Rare and Cultural Plant Conservation
The BLM manages more than 700 rare plant species, 400 of which are found exclusively on BLM lands. Rare plant species are scarce because the total population of the species have just a few individuals, or are restricted to a narrow geographic range, or both. Some rare plants occur sparsely over a broad area. Other rare plants have many individuals, but these are crowded into a tiny area; in some cases, a single county or canyon. A third kind of rare plant are those with both few individuals AND a narrow geographic range: these are the very rarest plants. Many rare plant species are also closely related to important crops that provide food, industrial materials and medicines. Increasingly, plant breeders are turning to rare plants for the unique genetic information they possess. You can find out which rare plants are managed by BLM by visiting your BLM state website.
BLM botanists are responsible for documenting, monitoring and protecting the hundreds of rare plants living on BLM lands. A single botanist may survey thousands of acres to document where rare plant species occur. Interdisciplinary teams plan permitting actions on BLM public lands such as grazing and natural resource extraction that may encroach on rare plant habitat. Botanists participate on these teams to ensure rare plant populations are considered during planning and remain protected. BLM botanists also develop and implement conservation strategies for rare plants on BLM lands, monitor rare plant populations, and assess population trends.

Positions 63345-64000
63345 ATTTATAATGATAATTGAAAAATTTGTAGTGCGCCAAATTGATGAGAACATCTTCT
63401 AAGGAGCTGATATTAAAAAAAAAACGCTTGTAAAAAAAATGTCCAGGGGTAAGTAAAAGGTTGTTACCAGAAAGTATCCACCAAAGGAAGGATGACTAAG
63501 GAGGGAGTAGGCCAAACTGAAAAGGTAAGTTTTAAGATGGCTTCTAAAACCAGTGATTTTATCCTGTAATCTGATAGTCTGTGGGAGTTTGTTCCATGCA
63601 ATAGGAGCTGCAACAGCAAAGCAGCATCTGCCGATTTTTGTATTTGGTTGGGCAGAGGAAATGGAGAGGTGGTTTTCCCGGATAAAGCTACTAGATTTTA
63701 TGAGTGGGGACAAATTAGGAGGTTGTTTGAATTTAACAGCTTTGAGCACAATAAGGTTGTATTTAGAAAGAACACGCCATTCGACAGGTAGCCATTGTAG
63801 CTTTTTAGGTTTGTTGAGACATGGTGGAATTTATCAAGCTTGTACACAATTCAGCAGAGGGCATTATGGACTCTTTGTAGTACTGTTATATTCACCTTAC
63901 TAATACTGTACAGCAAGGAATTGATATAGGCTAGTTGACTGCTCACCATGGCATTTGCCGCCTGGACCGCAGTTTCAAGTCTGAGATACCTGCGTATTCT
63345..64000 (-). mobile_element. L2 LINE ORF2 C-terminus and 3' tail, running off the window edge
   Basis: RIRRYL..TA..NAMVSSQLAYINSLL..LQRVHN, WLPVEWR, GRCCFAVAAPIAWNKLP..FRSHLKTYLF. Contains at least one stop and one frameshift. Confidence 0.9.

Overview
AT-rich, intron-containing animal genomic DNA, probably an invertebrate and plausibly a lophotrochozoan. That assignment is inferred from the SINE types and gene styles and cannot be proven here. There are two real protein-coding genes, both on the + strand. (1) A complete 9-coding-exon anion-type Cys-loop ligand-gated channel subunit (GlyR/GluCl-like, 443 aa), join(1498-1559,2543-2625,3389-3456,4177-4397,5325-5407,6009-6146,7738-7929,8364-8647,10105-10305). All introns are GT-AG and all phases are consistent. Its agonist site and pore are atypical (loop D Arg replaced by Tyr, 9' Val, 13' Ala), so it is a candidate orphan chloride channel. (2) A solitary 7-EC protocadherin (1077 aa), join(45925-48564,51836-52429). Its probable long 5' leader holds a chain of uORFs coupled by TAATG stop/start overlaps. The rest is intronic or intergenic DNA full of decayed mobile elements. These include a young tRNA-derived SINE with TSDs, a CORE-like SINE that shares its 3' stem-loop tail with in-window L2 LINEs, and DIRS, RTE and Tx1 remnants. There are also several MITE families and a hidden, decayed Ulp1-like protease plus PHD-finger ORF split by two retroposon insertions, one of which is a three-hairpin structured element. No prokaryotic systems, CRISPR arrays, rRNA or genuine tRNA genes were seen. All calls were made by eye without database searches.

There are two administrative management designations which can be used to protect plants: Research Natural Areas (RNAs) and Areas of Critical Environmental Concern (ACECs).
The BLM designates and manages RNAs to preserve examples of significant ecosystems and provide opportunities for education, research, and collection of baseline data in relatively unaltered natural communities. The BLM presently manages 148 RNAs, most of which protect native plant communities.
The ACECs designation highlights areas where special management attention is needed to preserve significant natural, biological, or cultural resources. Today, the BLM manages roughly 900 ACECs, many of which were created specifically to conserve biologically diverse or significant native plant communities.
The BLM helps stabilize and rehabilitate native plant communities through its Emergency Stabilization and Burned Area Rehabilitation Programs and Range Management and Improvement Programs. The bureau also supports individual restoration projects through its Wildlife and Threatened and Endangered Species Management Programs.